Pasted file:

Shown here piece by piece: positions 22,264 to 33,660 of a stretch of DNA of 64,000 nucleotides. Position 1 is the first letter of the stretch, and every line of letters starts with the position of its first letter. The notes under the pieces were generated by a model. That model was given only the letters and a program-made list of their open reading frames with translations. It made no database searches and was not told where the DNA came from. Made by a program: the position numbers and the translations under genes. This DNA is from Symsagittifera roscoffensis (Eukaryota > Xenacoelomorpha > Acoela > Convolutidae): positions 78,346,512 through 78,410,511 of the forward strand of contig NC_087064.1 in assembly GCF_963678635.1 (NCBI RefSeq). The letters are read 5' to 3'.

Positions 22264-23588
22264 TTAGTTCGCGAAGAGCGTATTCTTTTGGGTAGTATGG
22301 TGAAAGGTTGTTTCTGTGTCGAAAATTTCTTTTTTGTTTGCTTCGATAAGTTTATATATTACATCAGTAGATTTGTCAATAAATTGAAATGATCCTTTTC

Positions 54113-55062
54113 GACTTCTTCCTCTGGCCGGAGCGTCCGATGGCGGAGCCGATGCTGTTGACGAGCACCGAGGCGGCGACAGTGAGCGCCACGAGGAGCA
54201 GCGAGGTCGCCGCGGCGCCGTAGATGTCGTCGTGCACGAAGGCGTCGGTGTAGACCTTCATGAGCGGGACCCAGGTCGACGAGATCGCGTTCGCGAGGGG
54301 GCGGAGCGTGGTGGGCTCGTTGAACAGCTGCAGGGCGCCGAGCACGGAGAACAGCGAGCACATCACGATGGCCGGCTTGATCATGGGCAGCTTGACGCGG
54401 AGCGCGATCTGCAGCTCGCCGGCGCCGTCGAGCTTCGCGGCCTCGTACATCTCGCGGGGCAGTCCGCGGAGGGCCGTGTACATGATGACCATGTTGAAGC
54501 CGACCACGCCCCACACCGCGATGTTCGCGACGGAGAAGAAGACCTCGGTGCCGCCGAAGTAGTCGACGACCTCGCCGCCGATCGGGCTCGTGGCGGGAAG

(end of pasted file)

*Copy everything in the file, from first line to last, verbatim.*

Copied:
Shown here piece by piece: positions 22,264 to 33,660 of a stretch of DNA of 64,000 nucleotides. Position 1 is the first letter of the stretch, and every line of letters starts with the position of its first letter. The notes under the pieces were generated by a model. That model was given only the letters and a program-made list of their open reading frames with translations. It made no database searches and was not told where the DNA came from. Made by a program: the position numbers and the translations under genes. This DNA is from Symsagittifera roscoffensis (Eukaryota > Xenacoelomorpha > Acoela > Convolutidae): positions 78,346,512 through 78,410,511 of the forward strand of contig NC_087064.1 in assembly GCF_963678635.1 (NCBI RefSeq). The letters are read 5' to 3'.

Positions 22264-23588
22264 TTAGTTCGCGAAGAGCGTATTCTTTTGGGTAGTATGG
22301 TGAAAGGTTGTTTCTGTGTCGAAAATTTCTTTTTTGTTTGCTTCGATAAGTTTATATATTACATCAGTAGATTTGTCAATAAATTGAAATGATCCTTTTC

Positions 54113-55062
54113 GACTTCTTCCTCTGGCCGGAGCGTCCGATGGCGGAGCCGATGCTGTTGACGAGCACCGAGGCGGCGACAGTGAGCGCCACGAGGAGCA
54201 GCGAGGTCGCCGCGGCGCCGTAGATGTCGTCGTGCACGAAGGCGTCGGTGTAGACCTTCATGAGCGGGACCCAGGTCGACGAGATCGCGTTCGCGAGGGG
54301 GCGGAGCGTGGTGGGCTCGTTGAACAGCTGCAGGGCGCCGAGCACGGAGAACAGCGAGCACATCACGATGGCCGGCTTGATCATGGGCAGCTTGACGCGG
54401 AGCGCGATCTGCAGCTCGCCGGCGCCGTCGAGCTTCGCGGCCTCGTACATCTCGCGGGGCAGTCCGCGGAGGGCCGTGTACATGATGACCATGTTGAAGC
54501 CGACCACGCCCCACACCGCGATGTTCGCGACGGAGAAGAAGACCTCGGTGCCGCCGAAGTAGTCGACGACCTCGCCGCCGATCGGGCTCGTGGCGGGAAG